Sunday, October 6, 2013

Sept. 29, 1935

Sept. 29, 1935
Laramie, Wyoming

Dear Fay:

I hope that you don't tear this up before you read farther, because I have something I want to say to you--possibly, it is something you would care to hear.

A while back I promised myself that I would never bother you again. But that sort of a promise is, and should be, easy to break.  It is probably needless to tell you that my feelings or pride or something was hurt because you had not answered my last couple of letters.  For that reason, I resolved that you would have to do the peace making.

It wasn't until yesterday that I began to see that my attitude was rather silly and childlike.  I don't know what attitude you are going to assume toward the matter, though I can guess.  Suffice it to say that the other day as I was looking at your picture on my desk I suddenly realized that I had lost your friendship thru nobody's fault but my own.  So in order to square myself, not only with you but with my own conscience, I am writing this to tell you that I am sorry for my past performance and to ask--at the cost of what may be only false pride but is certainly an acute one---that you forgive them.  I have done very few things of which I have been more ashamed than of the way I have acted toward you.  A famous Greek philosopher once said that qualms of conscience were a sign of virtue, I hope you see the matter so.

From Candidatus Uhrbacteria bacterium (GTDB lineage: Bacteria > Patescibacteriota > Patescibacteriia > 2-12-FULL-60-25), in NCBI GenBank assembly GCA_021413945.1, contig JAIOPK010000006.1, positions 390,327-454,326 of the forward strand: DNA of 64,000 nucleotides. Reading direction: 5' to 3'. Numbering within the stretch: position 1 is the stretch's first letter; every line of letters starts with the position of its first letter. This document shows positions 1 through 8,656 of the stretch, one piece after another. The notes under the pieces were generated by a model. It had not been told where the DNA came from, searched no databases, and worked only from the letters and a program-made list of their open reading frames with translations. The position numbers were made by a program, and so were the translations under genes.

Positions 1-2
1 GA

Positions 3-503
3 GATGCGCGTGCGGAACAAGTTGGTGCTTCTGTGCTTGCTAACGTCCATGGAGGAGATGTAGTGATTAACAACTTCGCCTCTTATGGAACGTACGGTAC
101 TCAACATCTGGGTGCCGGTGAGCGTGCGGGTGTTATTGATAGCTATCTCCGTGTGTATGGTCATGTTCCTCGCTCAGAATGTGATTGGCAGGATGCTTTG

I have never before written such a letter as this, nor, for that matter, have I ever spoken such sentiments.  But I am somewhat changed lately.  Circumstances of late have shown me that I am not as perfect as I had been thinking.  I have begun to examine my own actions and attitudes and I find that I have a good many scores against me.  And, although I am still not a sissy, I have for the last three months stopped drinking, carousing around, etc., and I am now a churchman.  And I am having more fun than ever.  I will likely get to heaven yet!

I don't care what you do with this; print it, show it to your friends, or frame it and hang it on the wall, suit yourself.  I will be glad anyhow that I sent it.  You have always meant, and still mean more to me than any other girl I have ever known, so this is the least I can do.

As ever--
Lee R.
>---> 611 Custer Ave., Laramie

No comments:

Post a Comment